Computing Wirelessly at Home
By Michael Bodine
Last issue, we were almost ready to configure your router when space constraints so rudely interrupted! This time, we’ll wrap it up.
First, start your browser – that’s Internet Explorer for most of you, Apple’s Safari for some, and Mozilla Firefox for a few more. If you’re using Google Chrome, you probably do NOT need this little article to help you! When the browser starts, you will type the following into the address bar: http://192.168.1.254. Some routers use 192.168.1.1, some use 192.168.2.1. Your quick start guide or user manual should have this information.
The address bar? That’s NOT the search box – it’s got a left and right arrow over on the left, and usually has a “go” or little green arrow on the right, and somewhere on that line, two arrows forming a circle (which you click to refresh the web page you’re looking at.)
When you’ve typed the right address in, you will get some nice, clean looking menus that describe how you’re setting up your router. You may be prompted to login – there are just a few default logins that the router manufacturers use. Again, refer to your card. (Hint: login is either blank or “admin”, and password is one of blank, “admin”, “password”, or “passwd”.)
You will want to change the following properties: Your “SSID”, which is the name of the router which will appear on your wireless control panel. Don’t use the default, because then you won’t be able to tell the difference between your router and your neighbor’s. People often use their name or address; anything is fine as long as it isn’t the same as anyone else is using near you.
Security: the choices are “Disabled”, WEP, and WPA – there may be several types of WEP and WPA listed. Choose the first WPA if you can, second choice will be WEP. If you have older laptops with wireless, you may be forced to choose WEP, as they may not support WPA. If you can pick WPA, security is better and you can use a word for your security key that you can tell other people. They type it into their laptop and then they can use your wireless. If you must choose WEP, you’ll be given a long hexadecimal string – hexadecimal uses the characters 0-9 and A-F. You’ll need to write it down and carefully type it in to get wireless access.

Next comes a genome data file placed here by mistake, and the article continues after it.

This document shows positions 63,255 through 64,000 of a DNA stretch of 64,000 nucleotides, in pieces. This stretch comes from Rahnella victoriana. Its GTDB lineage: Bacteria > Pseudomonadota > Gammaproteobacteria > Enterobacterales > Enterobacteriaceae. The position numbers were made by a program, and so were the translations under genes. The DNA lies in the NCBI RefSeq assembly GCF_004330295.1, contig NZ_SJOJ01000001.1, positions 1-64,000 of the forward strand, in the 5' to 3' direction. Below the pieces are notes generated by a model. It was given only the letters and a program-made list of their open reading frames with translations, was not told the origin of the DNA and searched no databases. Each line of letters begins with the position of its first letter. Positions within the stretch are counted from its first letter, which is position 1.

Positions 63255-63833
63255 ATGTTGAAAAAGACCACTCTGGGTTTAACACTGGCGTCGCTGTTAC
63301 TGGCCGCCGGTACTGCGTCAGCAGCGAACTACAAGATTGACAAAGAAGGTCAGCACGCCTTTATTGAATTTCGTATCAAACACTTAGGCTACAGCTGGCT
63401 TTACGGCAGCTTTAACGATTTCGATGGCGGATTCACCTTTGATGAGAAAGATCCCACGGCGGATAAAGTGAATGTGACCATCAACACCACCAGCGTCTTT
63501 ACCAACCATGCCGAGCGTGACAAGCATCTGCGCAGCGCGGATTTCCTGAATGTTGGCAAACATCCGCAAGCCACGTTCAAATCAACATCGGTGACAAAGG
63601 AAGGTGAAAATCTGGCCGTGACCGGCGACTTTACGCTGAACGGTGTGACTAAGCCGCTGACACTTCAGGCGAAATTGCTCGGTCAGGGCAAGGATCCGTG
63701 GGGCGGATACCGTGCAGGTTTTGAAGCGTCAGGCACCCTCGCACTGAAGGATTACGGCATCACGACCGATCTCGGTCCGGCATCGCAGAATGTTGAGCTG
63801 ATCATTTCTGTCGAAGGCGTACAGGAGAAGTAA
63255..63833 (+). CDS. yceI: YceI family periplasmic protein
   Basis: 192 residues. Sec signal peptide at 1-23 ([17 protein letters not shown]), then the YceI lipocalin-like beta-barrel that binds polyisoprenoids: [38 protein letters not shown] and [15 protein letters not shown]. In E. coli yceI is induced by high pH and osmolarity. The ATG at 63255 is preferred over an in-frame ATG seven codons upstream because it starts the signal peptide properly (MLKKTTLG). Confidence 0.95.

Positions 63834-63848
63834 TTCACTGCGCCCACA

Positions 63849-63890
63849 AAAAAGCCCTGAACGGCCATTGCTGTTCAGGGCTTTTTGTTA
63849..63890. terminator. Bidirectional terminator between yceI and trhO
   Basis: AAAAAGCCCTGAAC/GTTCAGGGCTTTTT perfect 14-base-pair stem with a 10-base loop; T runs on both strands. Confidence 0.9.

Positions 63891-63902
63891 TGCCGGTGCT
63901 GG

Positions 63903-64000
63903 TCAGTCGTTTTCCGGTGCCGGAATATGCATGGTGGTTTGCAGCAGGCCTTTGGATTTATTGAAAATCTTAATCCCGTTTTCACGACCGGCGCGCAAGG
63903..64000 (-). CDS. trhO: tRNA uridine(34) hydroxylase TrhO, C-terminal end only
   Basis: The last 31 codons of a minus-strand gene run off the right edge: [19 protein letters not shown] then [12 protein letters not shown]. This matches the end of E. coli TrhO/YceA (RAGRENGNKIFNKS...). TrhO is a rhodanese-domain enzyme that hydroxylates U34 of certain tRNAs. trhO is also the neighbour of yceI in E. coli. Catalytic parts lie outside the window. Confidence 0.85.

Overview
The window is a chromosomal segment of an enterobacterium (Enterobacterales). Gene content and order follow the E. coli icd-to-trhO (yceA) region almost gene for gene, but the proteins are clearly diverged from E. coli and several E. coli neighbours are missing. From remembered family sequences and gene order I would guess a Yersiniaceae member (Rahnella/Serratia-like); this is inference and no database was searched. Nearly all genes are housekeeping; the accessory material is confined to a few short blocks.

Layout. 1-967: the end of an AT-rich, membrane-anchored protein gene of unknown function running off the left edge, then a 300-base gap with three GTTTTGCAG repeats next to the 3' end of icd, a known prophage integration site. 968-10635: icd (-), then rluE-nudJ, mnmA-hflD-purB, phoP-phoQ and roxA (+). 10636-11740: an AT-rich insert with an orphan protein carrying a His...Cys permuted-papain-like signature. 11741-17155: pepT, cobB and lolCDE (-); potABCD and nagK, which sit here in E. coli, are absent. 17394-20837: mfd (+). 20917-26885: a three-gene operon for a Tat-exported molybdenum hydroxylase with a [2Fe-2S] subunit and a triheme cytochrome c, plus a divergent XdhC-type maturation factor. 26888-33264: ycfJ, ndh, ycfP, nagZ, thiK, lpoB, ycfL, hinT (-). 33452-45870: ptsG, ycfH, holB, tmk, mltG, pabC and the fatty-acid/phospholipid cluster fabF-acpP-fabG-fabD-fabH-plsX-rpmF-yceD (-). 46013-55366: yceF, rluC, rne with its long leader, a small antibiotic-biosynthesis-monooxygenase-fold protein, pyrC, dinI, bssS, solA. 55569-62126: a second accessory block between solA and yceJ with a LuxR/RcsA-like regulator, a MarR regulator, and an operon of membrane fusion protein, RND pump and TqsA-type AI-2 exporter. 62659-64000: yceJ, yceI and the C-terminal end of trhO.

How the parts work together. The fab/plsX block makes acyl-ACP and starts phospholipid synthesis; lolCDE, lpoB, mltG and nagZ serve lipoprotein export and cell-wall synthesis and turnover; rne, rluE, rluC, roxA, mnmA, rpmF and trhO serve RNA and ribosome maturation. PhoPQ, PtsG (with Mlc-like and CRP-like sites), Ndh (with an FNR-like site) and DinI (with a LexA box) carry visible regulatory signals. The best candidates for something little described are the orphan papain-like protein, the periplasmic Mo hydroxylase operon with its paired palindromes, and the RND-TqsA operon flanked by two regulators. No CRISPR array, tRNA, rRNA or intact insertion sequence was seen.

Connection type: For DSL, you’ll want PPOE, and you’ll then need to type in your AT&T user name and password. For cable, the connection type is called “dynamic”.
Each of the above settings is likely on a different page or tab in the router menus. If so, before you change from one tab to the next, be sure to scroll down to the bottom of the page and click “SAVE” before you go to a different tab or page. If you forget, your changes will be lost, and you’ll likely have to start over to make everything right!
There are literally dozens of other settings that can be used to give yourself added security, play faster games, run your own web site on your home computer. Don’t try to change any of these unless you understand what you are doing and why!
I will post more details and pictures on the web version of this article at www.rammb.com. Feel free to email or call me if you need assistance. You can also call the AT&T/Bellsouth (1-888-321-2DSL) or Comcast (1-800-COMCAST) technical assistance folks. They’ll tell you that they can’t support you in attaching another router to their company’s equipment, and then they’ll go ahead and try to help you anyway!
The really good news is, once you have set up your modem and router, you shouldn’t have to go in and touch it except in very rare cases. Even Tybee’s unreliable power usually will not prevent your equipment from continuing to work once power is restored.
Michael spends his nights and weekends running around on Tybee helping folks get the most out of their computers, whether that’s fixing a problem, getting a new computer, or just learning how to use what you’ve got!